Thursday, May 19, 2011

The Sandalwood Tree by Elle Newmark


From Publisher:  A sweeping novel that brings to life two love stories, ninety years apart, set against the rich backdrop of war-torn India. 


In 1947, American historian and veteran of WWII, Martin Mitchell, wins a Fulbright Fellowship to document the end of British rule in India. His wife, Evie, convinces him to take her and their young son along, hoping a shared adventure will mend their marriage, which has been strained by war.

But other places, other wars. Martin and Evie find themselves stranded in a colonial bungalow in the Himalayas due to violence surrounding the partition of India between Hindus and Muslims. In that house, hidden behind a brick wall, Evie discovers a packet of old letters, which tell a strange and compelling story of love and war involving two young Englishwomen who lived in the same house in 1857. 

Drawn to their story, Evie embarks on a mission to piece together her Victorian mystery. Her search leads her through the bazaars and temples of India as well as the dying society of the British Raj. Along the way, Martin’s dark secret is exposed, unleashing a new wedge between Evie and him. As India struggles toward Independence, Evie struggles to save her marriage, pursuing her Victorian ghosts for answers.

Bursting with lavish detail and vivid imagery of Calcutta and beyond, The Sandalwood Tree is a powerful story about betrayal, forgiveness, fate, and love.

My Take:  The story takes place during two time periods.  The first is during the Victorian age where the ladies wore whale bone stays and fainted when one accidentally exposed an ankle.  This is where we meet Felicity who is born in English occupied India and under quite pleasant circumstances, given the extensive poverty outside her little colony.  Felicity begins to grow too native for her parents liking and she is shipped off to England where she stays with a lovely family with a daughter her own age.  They become best friends but all Felicity can dream of is returning to India.  Which she does in the hope she can live in the mountains and live as a single woman (gasp!).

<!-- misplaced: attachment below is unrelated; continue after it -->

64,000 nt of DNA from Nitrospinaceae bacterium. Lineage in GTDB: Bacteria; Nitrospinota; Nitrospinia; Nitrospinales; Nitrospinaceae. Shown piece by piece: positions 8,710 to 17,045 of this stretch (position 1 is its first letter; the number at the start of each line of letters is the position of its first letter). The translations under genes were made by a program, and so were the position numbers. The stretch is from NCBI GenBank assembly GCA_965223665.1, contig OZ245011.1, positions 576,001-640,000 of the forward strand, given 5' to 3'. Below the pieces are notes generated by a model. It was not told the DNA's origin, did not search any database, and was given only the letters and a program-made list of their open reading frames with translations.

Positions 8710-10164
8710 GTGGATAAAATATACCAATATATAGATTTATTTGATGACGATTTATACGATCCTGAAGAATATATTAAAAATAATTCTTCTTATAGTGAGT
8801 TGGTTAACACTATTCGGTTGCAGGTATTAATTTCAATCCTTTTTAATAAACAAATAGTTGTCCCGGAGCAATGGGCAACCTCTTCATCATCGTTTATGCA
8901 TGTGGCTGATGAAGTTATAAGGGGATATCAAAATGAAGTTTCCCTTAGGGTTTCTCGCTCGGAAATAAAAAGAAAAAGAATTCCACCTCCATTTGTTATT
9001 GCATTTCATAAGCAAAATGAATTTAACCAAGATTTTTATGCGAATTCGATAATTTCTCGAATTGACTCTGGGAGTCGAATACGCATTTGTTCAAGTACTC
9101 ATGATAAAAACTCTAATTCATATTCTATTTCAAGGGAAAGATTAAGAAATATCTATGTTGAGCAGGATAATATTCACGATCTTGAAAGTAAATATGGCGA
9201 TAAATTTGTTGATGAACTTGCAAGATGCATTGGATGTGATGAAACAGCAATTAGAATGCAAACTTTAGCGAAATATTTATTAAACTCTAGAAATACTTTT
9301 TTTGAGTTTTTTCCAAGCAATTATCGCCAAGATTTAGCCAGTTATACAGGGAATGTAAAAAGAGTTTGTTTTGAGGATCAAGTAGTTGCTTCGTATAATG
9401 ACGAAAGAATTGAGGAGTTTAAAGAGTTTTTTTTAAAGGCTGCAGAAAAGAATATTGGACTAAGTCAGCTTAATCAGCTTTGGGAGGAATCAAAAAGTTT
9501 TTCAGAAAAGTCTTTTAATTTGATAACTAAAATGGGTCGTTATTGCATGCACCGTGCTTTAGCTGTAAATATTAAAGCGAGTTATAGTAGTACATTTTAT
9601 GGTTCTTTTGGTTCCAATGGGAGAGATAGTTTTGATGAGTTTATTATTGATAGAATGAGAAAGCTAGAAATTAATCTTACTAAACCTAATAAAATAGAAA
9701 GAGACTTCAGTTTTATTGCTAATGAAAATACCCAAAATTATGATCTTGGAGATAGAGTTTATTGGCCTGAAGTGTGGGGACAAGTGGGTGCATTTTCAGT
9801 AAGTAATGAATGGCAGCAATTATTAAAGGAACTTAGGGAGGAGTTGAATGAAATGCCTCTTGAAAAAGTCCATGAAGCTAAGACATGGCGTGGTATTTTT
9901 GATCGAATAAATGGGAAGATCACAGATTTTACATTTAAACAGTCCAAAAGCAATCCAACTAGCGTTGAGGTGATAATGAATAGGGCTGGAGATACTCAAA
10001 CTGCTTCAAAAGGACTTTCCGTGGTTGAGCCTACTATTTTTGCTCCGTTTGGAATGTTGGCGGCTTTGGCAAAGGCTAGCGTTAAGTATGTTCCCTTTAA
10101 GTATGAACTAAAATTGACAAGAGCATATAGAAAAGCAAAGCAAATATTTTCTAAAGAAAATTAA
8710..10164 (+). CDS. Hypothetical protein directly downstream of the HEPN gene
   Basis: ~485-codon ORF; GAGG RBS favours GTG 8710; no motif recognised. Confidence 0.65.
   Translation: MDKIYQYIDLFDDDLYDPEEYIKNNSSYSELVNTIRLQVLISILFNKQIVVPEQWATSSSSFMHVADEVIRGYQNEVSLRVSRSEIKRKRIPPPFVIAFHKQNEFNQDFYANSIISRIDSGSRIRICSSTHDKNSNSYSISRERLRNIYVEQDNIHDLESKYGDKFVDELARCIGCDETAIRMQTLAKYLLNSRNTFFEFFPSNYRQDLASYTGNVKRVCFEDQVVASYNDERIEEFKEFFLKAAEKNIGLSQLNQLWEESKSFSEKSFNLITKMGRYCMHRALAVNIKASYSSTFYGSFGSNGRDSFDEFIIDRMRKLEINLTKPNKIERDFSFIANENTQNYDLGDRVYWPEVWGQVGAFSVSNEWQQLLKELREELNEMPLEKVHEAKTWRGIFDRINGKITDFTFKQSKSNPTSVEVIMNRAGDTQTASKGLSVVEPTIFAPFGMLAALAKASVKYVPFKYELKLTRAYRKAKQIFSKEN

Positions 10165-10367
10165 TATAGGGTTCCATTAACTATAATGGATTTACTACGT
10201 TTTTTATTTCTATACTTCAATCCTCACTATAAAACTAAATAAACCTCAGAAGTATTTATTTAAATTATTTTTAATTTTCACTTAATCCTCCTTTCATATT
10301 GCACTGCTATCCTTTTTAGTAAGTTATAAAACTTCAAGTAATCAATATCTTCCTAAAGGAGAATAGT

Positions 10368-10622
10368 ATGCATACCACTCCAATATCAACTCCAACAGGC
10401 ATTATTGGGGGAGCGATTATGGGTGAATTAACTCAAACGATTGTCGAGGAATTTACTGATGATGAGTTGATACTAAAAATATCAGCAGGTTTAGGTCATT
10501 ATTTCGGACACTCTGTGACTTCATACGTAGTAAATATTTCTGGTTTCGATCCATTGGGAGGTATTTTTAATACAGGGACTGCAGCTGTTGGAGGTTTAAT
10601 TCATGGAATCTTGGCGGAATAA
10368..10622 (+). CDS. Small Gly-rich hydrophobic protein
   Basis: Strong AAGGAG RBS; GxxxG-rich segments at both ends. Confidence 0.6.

The second story is in the same bungalow as the first story.  The time period is shortly after WWII and Eve has just dislodged a brick where she has discovered letters from the Victorian era.  Eve is living in India with her 5 year old son, Billy, and her withdrawn, shell-shocked academic husband who has withdrawn from her and Billy and seems to be on the path to self-destruction.  

Both time periods are quite intriguing, although 1947 was of particular interest.  This is the end of the Raj or British rule when Ghandi led a peaceful protest of self-starvation.  Prior to this time period, the Hindu and Muslim were united in "we" and the English were "them".  Once the British renounced India, It was Hindu against Muslim and England, Muslim against Hindu and England and England wanting to flee the country.  Clear boundaries were established, Pakistan created and politics turned nearly overnight.  

And there sits Eve with her 5 year old son while her husband is imploding.  

The story is fine, although I have no strong feelings one way or the other.  A few nuggets that I enjoyed from my advanced reader's copy that may or may not be in the finished product:

  • Harboring anger is like taking poison & hoping it will kill the person who has made you angry.
  • Our marriage could not be sustained by a fairy tale of young love; it had to be durable enough to survive life's realities, or it must end before it dragged us into bitterness.
  • In the end, all we have is our stories.  I am my story.  We are my story.
  • It's not that the past doesn't matter, it's that the future matters more, and the present matters most of all.
  • (On letting go of the past and mistakes made thereof) "But you'll have to let it go every day.  Every day."
  • They lived for joy.


    1 comment:

    Julie @ Knitting and Sundries said...

    I gave the book 4 stars for the writing and for the story that took place in the past. I wasn't as fond of the "present-setting" story, although I did like the insight into the Partition. Thanks for the review!